Florence Travel Guide

Florence Travel Guide
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Nestled on both sides of the Arno River, the charming Tuscan city of Florence appeals to culture aficionados, food and wine connoisseurs, art lovers, and those who enjoy a spot of designer retail therapy. With exquisite museums and galleries to explore, lively piazzas to dine in, and breathtaking vistas, Florence should feature highly on your Italian itinerary! Learn all about the highlights with our Florence Travel Guide.

Florence Travel Guide

How to Visit Florence

Two airports serve Florence. The first, Amerigo Vespucci Airport, lies a few miles from the city center and receives flights from major Italian and European cities. The second, Pisa’s Galileo Galilei Airport, is where many low-cost flights fly into. There’s a shuttle bus to Florence from the airport with a traveling time of just over one hour. You can also travel by train to Florence. The city is a railway network hub, therefore accessible from most Italian towns and European cities. Bus services operate throughout Tuscany and beyond, or you can explore the picture-perfect Tuscan countryside by car prior to arriving in the city.

How to Get Around Florence

Our Florence Travel Guide has you covered with the best ways to get around the city! Florence is quite compact and most historic attractions are accessible on foot. You can easily walk from Uffizi Gallery, Galleria dell ’Accademia, and Palazzo Vecchio to Ponte Vecchio and River Arno in less than 5 minutes. There are small electric buses which also provide links between key areas. However, if you plan to drive, it’s worth noting that there aren’t a lot of parking spaces in Florence. It’s wise to only use your rental vehicle when traveling into the Tuscan countryside, other towns, and wineries in the region. Taxis are available throughout Florence from dedicated taxi stops, or you can opt for a fun bicycle or e-bike adventure!

Neighborhoods of Florence


Sant’ Ambrogio is a quaint neighborhood around 15 minutes walk from main attractions. Located east of the Duomo, it feels more like a village, with colorful fresh produce markets, al fresco cafes, cobbled lanes, and leafy piazzas. It’s a great area for dining too, with traditional trattorias and pizzerias peppering the neighborhood.

San Niccolo

San Niccolo sits on the south side of the River Arno, close to Galleria Palatina, Palazzo Pitti, and the beautiful Boboli Gardens. This neighborhood is the greenest area of Florence, with verdant sculpted gardens and parks. In addition, it offers the best views of the city from the viewing platform at Piazzale Michelangelo. Speakeasy-style bars line the riverbank and some of the city’s top restaurants, artisan stores, and upscale independent shops can be discovered here.

San Lorenzo

If you want to be in the heart of Florentine action, San Lorenzo is a great choice. The neighborhood is just 3 minutes walk from the most famous square in Florence, Piazza del Duomo, and a stone’s throw from Palazzo Medici Riccardi and Palazzo Pucci. The area is punctuated with architectural gems, and charming trattorias line the streets serving Tuscan dishes. As an added benefit, San Lorenzo is also near the main train station if you plan to arrive by rail.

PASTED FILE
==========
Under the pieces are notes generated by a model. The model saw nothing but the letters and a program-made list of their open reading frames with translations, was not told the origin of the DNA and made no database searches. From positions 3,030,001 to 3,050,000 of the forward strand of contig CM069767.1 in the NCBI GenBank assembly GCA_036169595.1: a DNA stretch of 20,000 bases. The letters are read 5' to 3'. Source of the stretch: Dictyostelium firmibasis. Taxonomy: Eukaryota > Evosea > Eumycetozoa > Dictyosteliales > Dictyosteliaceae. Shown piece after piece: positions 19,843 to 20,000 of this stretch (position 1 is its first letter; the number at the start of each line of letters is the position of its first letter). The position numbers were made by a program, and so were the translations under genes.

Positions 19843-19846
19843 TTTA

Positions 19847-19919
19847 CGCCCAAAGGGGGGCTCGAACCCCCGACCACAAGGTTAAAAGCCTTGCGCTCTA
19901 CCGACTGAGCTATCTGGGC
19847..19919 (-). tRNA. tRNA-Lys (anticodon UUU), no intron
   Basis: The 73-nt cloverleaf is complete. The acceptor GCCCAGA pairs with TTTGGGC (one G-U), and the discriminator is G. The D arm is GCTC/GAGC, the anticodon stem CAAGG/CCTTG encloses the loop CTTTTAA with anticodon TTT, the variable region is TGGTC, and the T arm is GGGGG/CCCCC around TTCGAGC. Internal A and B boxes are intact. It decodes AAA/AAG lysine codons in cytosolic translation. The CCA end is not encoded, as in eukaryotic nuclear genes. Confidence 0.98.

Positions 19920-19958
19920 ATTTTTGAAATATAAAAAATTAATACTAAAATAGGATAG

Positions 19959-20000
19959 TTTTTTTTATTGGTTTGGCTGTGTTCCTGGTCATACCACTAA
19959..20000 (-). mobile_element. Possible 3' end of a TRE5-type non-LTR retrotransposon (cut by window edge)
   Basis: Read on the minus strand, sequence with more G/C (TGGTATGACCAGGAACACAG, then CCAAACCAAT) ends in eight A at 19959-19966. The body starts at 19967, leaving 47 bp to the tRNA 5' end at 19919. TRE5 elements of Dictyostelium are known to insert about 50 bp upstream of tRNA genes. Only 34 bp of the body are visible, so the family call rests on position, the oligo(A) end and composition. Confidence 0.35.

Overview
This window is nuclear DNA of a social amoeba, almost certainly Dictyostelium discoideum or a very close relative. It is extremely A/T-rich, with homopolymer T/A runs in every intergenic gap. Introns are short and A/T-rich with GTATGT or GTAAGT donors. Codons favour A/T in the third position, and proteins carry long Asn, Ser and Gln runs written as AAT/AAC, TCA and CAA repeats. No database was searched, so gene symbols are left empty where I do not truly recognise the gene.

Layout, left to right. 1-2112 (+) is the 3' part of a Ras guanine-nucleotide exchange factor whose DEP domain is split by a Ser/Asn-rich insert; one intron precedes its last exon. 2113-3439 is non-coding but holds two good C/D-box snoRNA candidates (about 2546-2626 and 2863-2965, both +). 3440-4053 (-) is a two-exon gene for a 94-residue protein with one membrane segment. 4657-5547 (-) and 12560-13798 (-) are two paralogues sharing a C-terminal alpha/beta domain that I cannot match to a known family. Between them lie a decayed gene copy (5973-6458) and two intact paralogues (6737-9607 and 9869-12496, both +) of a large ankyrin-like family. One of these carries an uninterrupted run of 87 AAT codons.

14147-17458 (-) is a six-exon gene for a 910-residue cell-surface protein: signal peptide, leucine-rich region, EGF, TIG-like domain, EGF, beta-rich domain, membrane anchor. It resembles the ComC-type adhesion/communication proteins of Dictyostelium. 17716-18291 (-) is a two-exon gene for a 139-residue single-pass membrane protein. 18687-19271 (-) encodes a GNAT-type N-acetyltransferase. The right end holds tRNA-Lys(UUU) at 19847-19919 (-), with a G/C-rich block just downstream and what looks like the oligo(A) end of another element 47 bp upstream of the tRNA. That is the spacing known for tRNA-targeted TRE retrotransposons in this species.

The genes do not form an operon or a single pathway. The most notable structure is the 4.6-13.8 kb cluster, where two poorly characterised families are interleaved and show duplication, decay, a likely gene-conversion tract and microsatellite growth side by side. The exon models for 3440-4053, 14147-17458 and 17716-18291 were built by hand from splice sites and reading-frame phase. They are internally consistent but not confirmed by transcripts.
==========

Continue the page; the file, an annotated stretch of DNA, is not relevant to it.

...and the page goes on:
Le Cure & Campo di Marte

The northern city districts of Le Cure and Campo di Marte are located just outside the city walls, allowing you the opportunity to experience Florentine life away from the tourists. The neighborhoods are home to sports teams and stadiums, a plethora of entertainment venues, flea markets, and small leafy parks.

Santo Spirito

Santo Spirito lies south of the city close to the Arno River, Palazzo Pitti – once home to the Medici’s of Florence, Boboli Gardens, and Torrigiani Gardens. The area has a hipster vibe, with bustling piazzas, Baroque style churches, and artisan workshops where you can purchase handmade jewelry, enjoy a fun art class, or even have a pair of gladiator sandals made for you!

Food, Drink, & Nightlife

Florence is a food lover’s dream and the highlight of every Florence Travel Guide is the cuisine! Neighborhoods boast lively markets with food halls, Michelin star and boutique restaurants line the shores of the Arno, and charming osterias serve farm-to-table cuisine procuring fresh ingredients from Tuscan farms outside the city. You can even partake in a cooking class to learn how to cook like a local! For the less adventurous, there are takeaway pizzerias, international restaurants, and chic al fresco cafes from where you can people watch and gaze at centuries-old statues.

Bars around the historic center are elegant with outdoor terraces or fashion driven interiors – places where skilled mixologists serve neon colored concoctions in cocktail glasses. As Tuscany is famous for its wine, you can sample many varieties of the liquid nectar in the city’s ‘enotecas’ – old wine repositories which have been transformed into bars.

The Renaissance capital also boasts plenty of nightclubs, many of which can be found around the historic center and Piazza della Signoria. The clubs range from lounge bars to entertainment venues with comedy performances or dance clubs where renowned DJ’s spin the latest tunes until dawn.